Check out the ventilation in your potential dream home. Look specifically in rooms that usually have a lot of humidity, such as kitchens and bathrooms. Poor ventilation can cause mold growth. It’s also necessary for attic spaces, where excessive heat can lead to roof and shingle damage.

9. Basic Neglect

If you walk into a house and immediately notice basic neglect, it’s evident the seller did not care about maintenance. If they didn't bother to keep things clean, they likely cut corners or neglected other areas of the home too.

Besides eyesight, utilize your other senses when viewing a listing. If you notice a bad smell, there’s probably an underlying issue causing it. Beware of homes that smell overly scented from candles and air fresheners. The seller may be attempting to mask an unpleasant odor by overcompensating with other fragrances.

If you love the property, ask for a second viewing and request that the seller unplugs the air fresheners before your arrival.

10. Undesirable Neighborhood

While you may be caught up in how perfect the house is, you’ll need to look at the surrounding area. For instance, is the property near a highway? If the other houses on the street are boarded up or poorly maintained, you may be moving into a bad neighborhood, and it could impact your experience. It is important to seek out a healthy neighborhood - one where homes are bound to appreciate in value over time.

Just as important, pay attention to whether there are multiple houses for sale on the same street. Check to see if there has been an uptick in crime or other concerns that would encourage people to leave.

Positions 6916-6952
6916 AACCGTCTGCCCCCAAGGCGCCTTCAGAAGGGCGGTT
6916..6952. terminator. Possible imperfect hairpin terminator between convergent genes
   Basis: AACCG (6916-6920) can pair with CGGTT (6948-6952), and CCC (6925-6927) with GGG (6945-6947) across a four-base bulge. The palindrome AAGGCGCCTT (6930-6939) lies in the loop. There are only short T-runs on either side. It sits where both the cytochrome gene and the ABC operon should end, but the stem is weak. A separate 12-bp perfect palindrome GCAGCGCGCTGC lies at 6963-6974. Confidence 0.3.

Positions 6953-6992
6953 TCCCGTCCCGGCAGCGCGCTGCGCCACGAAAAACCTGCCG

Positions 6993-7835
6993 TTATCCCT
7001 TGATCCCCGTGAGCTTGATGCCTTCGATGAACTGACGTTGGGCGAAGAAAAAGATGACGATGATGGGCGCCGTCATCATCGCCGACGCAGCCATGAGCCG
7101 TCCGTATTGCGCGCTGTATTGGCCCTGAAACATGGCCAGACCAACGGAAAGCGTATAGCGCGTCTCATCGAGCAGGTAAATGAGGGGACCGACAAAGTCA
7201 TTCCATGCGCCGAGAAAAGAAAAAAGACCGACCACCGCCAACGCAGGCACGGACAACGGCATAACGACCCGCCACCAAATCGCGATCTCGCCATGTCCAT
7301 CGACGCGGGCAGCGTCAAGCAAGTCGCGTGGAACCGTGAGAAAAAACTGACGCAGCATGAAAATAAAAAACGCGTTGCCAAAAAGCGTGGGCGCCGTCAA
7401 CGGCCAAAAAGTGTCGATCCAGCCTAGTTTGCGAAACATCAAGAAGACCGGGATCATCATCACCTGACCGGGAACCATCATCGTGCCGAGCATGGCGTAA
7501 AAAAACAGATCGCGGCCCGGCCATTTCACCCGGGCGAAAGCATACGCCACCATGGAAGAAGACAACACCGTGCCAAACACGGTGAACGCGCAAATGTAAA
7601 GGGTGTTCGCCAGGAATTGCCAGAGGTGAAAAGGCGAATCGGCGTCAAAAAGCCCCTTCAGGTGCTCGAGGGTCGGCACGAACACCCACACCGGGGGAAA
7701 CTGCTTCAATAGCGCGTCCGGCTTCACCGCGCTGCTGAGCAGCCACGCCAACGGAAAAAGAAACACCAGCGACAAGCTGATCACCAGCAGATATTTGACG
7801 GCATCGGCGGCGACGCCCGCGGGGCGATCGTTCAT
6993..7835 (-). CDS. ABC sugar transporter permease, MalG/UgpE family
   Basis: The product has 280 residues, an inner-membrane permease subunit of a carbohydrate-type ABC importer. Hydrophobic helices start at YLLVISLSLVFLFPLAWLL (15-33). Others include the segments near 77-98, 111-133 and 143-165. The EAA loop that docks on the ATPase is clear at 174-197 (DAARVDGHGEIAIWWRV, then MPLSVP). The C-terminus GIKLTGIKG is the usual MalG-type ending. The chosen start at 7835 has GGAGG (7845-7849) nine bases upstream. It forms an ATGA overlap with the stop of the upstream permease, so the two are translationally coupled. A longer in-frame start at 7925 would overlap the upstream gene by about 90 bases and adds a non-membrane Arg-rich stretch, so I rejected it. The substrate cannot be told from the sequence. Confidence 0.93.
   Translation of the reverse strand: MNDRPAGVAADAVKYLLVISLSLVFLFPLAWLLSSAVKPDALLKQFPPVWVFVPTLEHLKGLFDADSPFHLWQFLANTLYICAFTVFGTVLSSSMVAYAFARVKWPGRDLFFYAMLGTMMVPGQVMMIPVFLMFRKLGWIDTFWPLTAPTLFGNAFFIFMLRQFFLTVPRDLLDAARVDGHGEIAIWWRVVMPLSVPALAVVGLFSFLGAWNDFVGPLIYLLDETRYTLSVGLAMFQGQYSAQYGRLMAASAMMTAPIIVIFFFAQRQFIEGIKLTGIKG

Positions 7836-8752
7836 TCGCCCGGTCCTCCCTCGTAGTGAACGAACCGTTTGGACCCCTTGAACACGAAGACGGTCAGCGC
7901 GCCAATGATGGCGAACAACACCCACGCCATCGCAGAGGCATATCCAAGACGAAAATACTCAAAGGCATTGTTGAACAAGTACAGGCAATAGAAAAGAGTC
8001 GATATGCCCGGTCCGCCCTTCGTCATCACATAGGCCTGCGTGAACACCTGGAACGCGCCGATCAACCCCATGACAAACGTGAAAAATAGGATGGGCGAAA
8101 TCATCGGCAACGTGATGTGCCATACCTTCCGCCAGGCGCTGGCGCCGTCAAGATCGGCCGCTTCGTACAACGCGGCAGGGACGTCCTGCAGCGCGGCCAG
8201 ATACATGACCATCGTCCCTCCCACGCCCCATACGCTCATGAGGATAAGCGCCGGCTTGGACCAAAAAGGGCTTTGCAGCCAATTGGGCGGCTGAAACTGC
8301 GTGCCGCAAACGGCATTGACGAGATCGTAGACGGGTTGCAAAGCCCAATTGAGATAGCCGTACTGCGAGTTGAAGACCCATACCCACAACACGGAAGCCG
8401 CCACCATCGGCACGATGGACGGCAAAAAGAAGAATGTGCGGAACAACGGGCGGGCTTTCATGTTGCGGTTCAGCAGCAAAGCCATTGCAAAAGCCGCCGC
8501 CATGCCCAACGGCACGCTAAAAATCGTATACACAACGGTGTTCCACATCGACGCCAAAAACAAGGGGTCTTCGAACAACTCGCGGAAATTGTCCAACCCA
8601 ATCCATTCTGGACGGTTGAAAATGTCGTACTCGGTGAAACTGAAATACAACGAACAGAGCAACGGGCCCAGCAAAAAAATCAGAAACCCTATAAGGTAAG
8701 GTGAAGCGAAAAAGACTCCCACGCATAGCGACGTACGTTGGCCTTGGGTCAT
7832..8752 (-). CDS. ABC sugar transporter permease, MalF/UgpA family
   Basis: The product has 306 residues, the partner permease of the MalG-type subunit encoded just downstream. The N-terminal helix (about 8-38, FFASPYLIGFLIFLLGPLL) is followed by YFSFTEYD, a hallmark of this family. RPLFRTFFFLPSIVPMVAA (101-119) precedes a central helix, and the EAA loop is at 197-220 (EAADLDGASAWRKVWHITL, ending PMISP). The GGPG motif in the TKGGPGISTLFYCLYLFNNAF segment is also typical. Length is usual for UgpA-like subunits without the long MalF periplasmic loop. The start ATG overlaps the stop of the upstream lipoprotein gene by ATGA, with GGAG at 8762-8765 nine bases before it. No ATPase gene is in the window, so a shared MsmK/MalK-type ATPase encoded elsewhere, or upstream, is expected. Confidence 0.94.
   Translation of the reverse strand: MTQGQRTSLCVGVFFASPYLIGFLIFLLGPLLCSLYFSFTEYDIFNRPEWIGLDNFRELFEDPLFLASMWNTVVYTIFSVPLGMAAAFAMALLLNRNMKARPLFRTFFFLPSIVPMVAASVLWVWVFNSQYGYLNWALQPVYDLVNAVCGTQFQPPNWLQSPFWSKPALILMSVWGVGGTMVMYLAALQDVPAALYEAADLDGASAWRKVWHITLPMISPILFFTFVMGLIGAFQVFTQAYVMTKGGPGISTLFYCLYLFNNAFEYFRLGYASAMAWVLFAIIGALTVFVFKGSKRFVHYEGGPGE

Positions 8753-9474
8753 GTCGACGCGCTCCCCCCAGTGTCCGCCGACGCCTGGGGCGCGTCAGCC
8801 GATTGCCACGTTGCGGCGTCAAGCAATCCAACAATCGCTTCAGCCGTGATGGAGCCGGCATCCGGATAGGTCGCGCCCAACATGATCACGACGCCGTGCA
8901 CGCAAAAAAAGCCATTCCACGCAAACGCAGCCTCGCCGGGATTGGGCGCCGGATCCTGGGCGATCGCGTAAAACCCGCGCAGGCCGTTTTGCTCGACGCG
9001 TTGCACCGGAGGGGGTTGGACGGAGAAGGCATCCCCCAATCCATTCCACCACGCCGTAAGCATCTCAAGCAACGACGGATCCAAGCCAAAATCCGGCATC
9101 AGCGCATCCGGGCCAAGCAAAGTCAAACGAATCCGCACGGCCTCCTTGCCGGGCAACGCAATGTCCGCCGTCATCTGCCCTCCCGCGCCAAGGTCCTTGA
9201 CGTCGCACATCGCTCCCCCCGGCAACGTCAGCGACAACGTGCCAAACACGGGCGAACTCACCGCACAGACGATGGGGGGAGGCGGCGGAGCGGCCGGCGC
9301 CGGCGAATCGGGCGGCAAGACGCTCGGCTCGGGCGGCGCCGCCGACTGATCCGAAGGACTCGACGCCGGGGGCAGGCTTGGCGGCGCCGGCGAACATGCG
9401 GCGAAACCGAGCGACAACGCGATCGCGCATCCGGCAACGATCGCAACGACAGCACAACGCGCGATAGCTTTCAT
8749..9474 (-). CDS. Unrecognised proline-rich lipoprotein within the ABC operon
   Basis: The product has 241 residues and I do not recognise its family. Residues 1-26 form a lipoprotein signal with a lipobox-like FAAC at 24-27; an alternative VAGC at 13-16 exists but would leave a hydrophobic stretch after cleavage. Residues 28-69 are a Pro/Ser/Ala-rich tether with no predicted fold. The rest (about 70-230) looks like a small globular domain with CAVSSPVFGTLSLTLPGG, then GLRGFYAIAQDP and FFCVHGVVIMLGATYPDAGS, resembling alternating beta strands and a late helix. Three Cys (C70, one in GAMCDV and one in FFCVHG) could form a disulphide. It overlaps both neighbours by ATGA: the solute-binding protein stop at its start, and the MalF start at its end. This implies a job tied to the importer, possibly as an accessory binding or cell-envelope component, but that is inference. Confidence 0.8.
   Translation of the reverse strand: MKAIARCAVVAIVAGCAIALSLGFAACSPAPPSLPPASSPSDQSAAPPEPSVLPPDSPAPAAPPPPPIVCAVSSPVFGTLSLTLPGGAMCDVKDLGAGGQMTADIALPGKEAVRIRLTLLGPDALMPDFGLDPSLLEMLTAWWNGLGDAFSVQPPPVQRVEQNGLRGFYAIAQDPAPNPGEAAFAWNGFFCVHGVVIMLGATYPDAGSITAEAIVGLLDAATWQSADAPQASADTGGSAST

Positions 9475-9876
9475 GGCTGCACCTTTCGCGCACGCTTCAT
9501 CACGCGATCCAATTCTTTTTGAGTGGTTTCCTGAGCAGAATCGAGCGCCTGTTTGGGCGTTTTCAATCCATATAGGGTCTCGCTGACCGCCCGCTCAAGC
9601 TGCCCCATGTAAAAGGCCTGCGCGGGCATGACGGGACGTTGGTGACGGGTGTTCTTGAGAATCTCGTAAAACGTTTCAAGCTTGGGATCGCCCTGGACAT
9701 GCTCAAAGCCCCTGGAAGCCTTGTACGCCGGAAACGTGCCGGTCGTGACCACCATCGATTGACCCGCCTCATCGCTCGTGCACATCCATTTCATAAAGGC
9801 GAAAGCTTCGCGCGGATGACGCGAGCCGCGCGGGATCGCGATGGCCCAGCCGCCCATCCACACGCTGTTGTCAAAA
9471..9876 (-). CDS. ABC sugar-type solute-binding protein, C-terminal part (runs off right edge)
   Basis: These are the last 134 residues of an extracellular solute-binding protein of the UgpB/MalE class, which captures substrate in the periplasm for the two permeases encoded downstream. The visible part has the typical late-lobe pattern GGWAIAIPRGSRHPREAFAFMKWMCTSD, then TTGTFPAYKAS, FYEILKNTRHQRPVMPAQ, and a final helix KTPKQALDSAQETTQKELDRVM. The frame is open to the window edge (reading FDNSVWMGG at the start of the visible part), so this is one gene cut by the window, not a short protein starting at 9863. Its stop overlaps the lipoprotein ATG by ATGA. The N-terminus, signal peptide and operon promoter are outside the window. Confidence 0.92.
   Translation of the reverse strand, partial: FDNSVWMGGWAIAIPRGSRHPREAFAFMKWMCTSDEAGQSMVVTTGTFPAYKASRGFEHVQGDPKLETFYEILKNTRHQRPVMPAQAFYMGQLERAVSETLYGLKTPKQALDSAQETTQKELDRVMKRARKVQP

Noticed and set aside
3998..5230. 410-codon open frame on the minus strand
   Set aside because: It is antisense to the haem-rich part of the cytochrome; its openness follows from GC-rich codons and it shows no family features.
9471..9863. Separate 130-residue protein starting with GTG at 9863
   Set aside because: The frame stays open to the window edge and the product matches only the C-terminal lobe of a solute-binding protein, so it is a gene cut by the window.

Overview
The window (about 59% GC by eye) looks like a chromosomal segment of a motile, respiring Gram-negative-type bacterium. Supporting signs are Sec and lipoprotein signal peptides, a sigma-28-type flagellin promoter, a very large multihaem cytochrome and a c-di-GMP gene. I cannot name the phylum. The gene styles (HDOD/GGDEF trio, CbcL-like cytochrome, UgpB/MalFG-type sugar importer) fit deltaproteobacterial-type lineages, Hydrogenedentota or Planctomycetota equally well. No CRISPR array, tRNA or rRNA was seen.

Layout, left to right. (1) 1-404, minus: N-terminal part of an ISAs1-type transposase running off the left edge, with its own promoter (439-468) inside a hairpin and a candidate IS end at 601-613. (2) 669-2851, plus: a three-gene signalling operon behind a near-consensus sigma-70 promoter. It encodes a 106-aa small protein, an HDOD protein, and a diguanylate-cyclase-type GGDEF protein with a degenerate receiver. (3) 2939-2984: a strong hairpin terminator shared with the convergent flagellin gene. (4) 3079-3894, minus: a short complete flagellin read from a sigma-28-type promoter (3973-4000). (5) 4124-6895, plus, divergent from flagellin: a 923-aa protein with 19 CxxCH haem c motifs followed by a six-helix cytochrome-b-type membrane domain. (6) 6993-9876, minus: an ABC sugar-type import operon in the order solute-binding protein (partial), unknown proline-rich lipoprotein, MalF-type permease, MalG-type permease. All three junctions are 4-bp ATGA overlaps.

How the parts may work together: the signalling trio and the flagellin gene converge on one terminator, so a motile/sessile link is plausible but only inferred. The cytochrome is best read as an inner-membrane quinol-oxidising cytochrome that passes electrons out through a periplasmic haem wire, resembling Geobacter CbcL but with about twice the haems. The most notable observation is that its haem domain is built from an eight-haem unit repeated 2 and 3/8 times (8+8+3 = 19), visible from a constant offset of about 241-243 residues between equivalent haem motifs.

If you’re moving to a new-build neighborhood, go and knock on a neighbor’s door. A quick conversation with them will alert you to potential problems you might experience if you are buying a home built by the same developer.

If you keep in mind the neighborhood amenities that are important to other home buyer's you'll surely do well yourself.

11. Poor Drainage

As you inspect the property, you should look for signs of inadequate drainage. This includes poor grading or puddles in the yard.

Additionally, check the gutters to see if the owners maintained them. The water should exit away from the house and foundation. For the best and most accurate guide, visit the property during or directly after a major rainstorm.

Stay Focused

When it comes to buying a new house, it pays to stay focused. Keep an eye out for these 11 red flags, as they may indicate costly problems. If everything looks terrific, you should still have the property inspected by a professional. There may be issues, such as radon, which you cannot detect without a test.

About the author: Rose Morrison wrote the article above on home buying red flags. Rose is a home improvement and real estate writer. She is also the managing editor of Renovated.